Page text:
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Tiki Central Forums » » Creating Tiki » » Tiki Carving » » menehune'cons or leper'hunes??? Which came First??
menehune'cons or leper'hunes??? Which came First??
crazy al
Tiki Socialite

Joined: Jun 25, 2002
Posts: 1848
From: CA
Posted: 2010-03-15 6:55 pm   Permalink

I just did a bunch of Celtic based mugs that I carved 'knots' into.. having some fun with the Green!!

facebook gallery here:
http://www.facebook.com/album.php?aid=32212&id=1485764506&l=c88b6e06b3
I started this project off with an idea I had that Celtic and Maori carving/design are similar, and that immigration and settlement of New Zeland from the Celtic Isls was the connection. But 'post' research did not dig up a lot of support. Here is some info off the net.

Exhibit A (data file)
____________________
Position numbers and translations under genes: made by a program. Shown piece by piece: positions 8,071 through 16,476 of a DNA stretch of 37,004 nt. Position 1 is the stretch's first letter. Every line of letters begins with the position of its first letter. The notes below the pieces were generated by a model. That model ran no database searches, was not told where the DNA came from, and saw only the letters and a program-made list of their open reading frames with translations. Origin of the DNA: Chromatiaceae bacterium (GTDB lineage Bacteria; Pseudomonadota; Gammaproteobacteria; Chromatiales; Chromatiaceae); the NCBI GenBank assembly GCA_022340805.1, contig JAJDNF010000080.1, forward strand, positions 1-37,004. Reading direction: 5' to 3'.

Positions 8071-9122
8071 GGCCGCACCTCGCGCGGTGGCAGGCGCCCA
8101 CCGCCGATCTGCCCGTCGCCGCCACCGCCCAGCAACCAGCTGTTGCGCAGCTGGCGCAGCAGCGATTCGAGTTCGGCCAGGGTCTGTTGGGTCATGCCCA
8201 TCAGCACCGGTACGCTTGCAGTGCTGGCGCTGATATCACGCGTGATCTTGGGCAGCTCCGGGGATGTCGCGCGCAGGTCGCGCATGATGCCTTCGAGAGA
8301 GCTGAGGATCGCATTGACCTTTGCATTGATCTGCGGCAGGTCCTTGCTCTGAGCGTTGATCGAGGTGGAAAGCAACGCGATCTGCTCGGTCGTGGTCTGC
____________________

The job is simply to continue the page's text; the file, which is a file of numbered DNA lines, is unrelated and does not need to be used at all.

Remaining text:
--------------
Due to New Zea-land geographic isolation, 500 years passed (from Polynesian immigration) before the next phase of settlement, the arrival of Europeans. Only then did the original inhabitants need to distinguish themselves from the new arrivals, using the term "Mâori" which means "ordinary" or "indigenous".

The establishment of British colonies in Australia from 1788 and the boom in whaling and sealing in the Southern Ocean brought many Europeans and Americans to the vicinity of New . Some settled—for economic, religious or personal reasons.

European colonialism sent out a number of waves of migrants to New Zealand that left a deep legacy on the social and political structures of the Mâori.

Germany (forming the next biggest immigrant group after the British and Irish)

1852 only 15% of immigration was Irish.....Despite the small numbers of Irish in New Zealand in the 1840s, the islands were given Irish names. In a Royal Charter of 1840 the ‘Northern Island’ became New Ulster, the ‘Middle Island’ New Munster, and ‘Stewart’s Island’ New Zealand.